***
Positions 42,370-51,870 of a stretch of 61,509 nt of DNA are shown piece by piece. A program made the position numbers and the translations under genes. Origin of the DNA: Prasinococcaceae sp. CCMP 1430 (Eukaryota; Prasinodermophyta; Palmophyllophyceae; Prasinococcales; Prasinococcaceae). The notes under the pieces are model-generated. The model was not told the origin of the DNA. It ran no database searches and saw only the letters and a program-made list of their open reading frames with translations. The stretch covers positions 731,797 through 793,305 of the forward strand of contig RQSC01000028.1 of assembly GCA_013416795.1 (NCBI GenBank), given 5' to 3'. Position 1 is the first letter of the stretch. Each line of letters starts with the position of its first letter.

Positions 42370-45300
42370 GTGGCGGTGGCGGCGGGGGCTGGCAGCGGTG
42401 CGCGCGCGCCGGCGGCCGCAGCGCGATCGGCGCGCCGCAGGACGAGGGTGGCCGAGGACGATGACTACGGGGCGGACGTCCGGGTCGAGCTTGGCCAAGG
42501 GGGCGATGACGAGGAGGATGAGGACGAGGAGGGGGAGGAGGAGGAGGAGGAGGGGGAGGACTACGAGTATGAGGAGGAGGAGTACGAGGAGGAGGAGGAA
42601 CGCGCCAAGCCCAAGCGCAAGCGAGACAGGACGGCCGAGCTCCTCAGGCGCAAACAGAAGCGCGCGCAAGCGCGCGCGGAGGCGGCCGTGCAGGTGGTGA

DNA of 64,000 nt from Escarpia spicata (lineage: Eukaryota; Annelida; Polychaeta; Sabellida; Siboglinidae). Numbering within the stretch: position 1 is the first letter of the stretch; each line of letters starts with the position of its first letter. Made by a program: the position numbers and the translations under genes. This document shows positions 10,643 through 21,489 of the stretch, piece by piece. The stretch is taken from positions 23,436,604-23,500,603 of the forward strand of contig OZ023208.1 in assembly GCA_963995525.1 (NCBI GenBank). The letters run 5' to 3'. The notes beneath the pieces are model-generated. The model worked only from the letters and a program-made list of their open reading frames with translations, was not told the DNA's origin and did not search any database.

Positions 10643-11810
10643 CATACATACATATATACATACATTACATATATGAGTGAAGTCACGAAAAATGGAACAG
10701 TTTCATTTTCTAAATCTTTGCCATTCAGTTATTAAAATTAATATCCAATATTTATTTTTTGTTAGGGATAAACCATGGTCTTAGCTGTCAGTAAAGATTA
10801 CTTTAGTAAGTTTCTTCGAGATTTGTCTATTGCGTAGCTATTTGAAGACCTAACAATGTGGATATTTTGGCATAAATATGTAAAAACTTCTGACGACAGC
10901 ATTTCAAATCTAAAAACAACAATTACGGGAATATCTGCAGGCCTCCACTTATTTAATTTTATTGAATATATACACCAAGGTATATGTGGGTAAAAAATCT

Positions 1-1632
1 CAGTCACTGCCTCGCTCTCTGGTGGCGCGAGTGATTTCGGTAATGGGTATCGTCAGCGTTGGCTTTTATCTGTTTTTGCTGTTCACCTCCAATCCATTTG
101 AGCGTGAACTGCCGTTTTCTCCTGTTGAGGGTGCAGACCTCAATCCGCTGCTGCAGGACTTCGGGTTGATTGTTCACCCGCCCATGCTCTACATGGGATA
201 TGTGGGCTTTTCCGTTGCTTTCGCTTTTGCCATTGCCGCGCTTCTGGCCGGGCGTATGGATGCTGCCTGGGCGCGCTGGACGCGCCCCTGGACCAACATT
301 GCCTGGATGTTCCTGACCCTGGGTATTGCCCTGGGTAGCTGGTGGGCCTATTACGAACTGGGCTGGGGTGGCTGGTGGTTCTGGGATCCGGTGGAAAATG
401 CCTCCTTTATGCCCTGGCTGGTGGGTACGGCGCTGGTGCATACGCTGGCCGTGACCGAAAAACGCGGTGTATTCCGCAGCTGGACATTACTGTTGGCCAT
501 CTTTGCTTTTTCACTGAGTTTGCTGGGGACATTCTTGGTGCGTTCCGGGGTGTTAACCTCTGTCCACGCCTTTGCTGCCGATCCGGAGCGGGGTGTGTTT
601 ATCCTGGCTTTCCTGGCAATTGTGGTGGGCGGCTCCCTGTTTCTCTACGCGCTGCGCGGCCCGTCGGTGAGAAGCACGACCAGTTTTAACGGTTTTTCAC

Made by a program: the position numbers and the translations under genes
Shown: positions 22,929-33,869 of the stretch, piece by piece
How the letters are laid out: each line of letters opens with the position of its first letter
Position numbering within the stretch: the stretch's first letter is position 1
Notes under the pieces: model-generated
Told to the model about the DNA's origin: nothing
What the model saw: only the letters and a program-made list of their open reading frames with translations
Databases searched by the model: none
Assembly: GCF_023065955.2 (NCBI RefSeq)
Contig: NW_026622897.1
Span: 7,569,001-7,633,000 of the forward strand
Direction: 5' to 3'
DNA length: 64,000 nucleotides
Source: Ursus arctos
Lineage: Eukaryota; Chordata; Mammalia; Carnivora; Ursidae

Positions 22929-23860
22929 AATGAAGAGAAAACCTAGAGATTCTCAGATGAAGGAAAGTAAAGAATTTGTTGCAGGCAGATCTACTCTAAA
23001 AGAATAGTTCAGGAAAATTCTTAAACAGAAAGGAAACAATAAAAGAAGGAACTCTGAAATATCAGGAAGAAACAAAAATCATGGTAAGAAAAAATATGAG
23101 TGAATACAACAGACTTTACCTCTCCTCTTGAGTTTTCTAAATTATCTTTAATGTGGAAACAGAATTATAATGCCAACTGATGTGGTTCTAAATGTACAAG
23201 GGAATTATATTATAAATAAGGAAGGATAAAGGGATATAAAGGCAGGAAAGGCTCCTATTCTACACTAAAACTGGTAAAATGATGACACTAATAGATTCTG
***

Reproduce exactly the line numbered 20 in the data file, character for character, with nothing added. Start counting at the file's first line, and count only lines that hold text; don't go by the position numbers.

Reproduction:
601 ATCCTGGCTTTCCTGGCAATTGTGGTGGGCGGCTCCCTGTTTCTCTACGCGCTGCGCGGCCCGTCGGTGAGAAGCACGACCAGTTTTAACGGTTTTTCAC